yea, but H-J bring some good answer to it
(now if i could i find his post
but i kinda remember it)
it had an introduction ceremony in 1996
so it was produced before 1996
and it had an extra extensive 5 years trial before which could be shorten to 2-3 years
the extra years were test in the high mountains in the west and some other weird landscapes, but the tank was never used for there in the end. Another tank fulfilled that role
the long testing period didnt change the tank fundamentally
so the first version was adequate
Yeah, my argument was based on those things you mentioned, and this photo:
Caption gives us the date December 1996 for the introduction of the new PLA 3rd generaion tank (read: ZTZ-98), and shows us those tanks in ceremonial red.
I guess the mystery is over. It is not 1998, but 1996. Which also means that the small scale production must have begun at least a year earlier...
And my other point was this one:
The low rate production indeed started in '98, but the tank could have been finished faster than that, if there werent such rigourous tests. The high altitude tests took the longest, but the fact still stand that the Chengdu Military Region that oversees Tibet and the border to India doesnt even field ZTZ-99s, but its little brother, the ZTZ-96. The ZTZ-99 is exclusively used in the Beijing Military Region and Shenyang Military Region, facing Russia and Korea respectively. Now, the ZTZ-99 is also introduced for the armored units facing central asia in the Lanzhou Military Region, but still, Tibet gets none. Instead, China now introduces a completely new light tank class (kinda like an up-armored XM-8 AGS in appearance) for Tibet. And that, as a reaction to the recent militarization on the Indian side of the border, with the new 'mountain strike corps' of the Indian army.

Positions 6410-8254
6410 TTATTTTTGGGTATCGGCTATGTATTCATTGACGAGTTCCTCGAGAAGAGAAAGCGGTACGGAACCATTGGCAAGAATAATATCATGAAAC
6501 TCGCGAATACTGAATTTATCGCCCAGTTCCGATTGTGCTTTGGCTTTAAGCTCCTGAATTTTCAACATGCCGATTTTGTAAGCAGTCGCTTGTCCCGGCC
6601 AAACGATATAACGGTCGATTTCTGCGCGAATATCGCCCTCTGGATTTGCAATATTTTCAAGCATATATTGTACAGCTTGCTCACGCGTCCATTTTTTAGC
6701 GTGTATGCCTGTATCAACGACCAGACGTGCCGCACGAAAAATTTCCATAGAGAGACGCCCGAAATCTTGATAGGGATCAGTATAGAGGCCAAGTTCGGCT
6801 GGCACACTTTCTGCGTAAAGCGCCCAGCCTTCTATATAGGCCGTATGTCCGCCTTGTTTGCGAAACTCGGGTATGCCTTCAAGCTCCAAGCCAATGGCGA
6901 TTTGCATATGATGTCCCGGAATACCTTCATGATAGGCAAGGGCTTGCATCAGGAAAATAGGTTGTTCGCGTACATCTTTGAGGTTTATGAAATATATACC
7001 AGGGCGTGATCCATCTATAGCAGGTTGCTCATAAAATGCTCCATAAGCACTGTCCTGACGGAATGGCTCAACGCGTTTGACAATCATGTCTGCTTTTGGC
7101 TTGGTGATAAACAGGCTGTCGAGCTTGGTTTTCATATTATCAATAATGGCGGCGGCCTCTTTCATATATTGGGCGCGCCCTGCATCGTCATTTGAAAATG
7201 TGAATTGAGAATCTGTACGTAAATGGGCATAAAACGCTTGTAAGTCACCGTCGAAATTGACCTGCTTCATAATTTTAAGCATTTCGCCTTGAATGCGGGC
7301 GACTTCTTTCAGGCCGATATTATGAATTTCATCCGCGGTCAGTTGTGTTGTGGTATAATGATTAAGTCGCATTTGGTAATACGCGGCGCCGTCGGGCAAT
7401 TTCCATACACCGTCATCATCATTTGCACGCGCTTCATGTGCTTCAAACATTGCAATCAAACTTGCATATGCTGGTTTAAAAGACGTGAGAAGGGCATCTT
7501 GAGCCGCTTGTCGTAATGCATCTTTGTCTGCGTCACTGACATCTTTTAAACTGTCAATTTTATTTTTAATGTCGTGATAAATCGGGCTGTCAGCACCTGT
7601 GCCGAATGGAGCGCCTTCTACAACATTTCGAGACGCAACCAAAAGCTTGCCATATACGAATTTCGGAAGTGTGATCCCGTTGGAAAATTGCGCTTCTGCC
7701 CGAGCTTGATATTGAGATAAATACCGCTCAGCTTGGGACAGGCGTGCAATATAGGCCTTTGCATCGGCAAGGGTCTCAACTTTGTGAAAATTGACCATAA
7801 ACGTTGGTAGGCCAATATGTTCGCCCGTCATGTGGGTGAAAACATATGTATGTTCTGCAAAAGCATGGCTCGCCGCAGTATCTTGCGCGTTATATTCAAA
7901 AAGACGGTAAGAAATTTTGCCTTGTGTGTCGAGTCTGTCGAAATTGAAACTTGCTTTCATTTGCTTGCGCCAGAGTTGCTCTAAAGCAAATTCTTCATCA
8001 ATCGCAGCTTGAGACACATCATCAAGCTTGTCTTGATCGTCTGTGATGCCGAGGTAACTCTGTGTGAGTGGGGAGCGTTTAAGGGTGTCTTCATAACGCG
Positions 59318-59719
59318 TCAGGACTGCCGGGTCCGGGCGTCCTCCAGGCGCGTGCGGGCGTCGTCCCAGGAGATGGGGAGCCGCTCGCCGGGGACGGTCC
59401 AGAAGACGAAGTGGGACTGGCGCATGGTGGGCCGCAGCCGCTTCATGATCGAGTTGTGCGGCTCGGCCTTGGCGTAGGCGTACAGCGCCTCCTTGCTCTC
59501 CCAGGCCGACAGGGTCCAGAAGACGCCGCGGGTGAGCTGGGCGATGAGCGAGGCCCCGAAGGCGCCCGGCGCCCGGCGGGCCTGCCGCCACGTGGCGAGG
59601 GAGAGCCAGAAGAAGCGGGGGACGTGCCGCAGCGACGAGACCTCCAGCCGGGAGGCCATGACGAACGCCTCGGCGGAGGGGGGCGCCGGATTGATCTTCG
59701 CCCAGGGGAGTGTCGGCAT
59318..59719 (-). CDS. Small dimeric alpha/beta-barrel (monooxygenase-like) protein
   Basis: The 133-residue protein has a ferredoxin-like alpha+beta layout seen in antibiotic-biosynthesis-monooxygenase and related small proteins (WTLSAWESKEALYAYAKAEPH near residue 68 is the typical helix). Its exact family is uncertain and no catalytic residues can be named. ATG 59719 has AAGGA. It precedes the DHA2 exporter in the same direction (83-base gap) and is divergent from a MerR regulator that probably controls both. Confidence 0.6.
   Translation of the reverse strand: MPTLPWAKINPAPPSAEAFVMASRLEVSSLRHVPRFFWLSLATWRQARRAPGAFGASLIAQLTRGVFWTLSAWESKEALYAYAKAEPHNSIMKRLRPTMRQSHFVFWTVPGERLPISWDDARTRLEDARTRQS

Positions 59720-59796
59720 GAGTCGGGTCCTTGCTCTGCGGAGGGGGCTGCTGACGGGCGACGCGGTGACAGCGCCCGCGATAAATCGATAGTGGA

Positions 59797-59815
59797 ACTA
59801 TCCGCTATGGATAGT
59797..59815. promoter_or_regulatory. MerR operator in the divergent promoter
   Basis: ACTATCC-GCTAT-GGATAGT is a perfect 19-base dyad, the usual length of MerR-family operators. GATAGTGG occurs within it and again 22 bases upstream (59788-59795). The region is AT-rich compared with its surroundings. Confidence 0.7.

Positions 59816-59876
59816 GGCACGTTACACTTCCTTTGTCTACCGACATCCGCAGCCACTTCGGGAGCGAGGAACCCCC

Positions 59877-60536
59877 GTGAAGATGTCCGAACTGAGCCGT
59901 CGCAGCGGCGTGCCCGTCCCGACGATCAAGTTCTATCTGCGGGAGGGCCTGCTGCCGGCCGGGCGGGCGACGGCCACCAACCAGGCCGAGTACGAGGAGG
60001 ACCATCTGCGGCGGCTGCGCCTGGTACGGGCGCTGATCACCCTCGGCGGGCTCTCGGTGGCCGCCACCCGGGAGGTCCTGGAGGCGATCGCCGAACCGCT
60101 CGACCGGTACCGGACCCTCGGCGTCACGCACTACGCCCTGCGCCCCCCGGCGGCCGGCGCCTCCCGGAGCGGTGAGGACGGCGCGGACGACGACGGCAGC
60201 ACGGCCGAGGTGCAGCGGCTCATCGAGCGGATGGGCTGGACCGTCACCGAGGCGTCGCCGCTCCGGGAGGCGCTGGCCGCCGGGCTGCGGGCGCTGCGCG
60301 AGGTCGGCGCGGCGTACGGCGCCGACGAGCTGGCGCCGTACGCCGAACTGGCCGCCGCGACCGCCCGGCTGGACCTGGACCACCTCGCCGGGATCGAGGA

So, if the need arises, China would have accelerated the testing phase, omnitted the high altitude tests and produced the ZTZ-99 in 1993-94 the latest.
I have to correct myself here. It seems, based on the photo and the apparent handover ceremony to an operational unit (as only those warrant the traditional chinese ceremony of cutting the red band and decorating the new toy), the low rate production didnt start in 1998 as previously thought, but must have been before that 1996 ceremony.
China usually introduces even her newest stuff battalion wise, which is at least 31 tanks for mechanized regiments (or 41 for armored brigades) , and her production rate of that time was one battalion a year. China hardly introduces only a handful of samples into an active battalion, and leaves that particular battalion with a mishmash of different hardware that would screw up logistics, training and operation. Always either a full battalion, or nothing at all.
So, the low rate production must have begun a year earlier than 3rd December 1996. Or the latest in Janurary 1996.
Since the ZTZ-98 was a new tank, I'd even say that the production begun even earlier than that, somewhen late 1994, as the production lines are usually not that fast and efficient for the first batch, and usually take longer than a year for a full battalion, compared to the production rate for tanks that were in active service and production far longer.
Hence, the ZTZ-98 could have been included, as it isnt that OOTF as previously thought.
But well, It was my fault, actually, as I discovered this photo (which was in my own goddamn ZTZ-99 folder all the time!!!) far too late. I've cited wikipedia and other websites that gave that 1998 number, which appears to be wrong.
My sincere apology for all PLA fans out there. I failed as Marshall.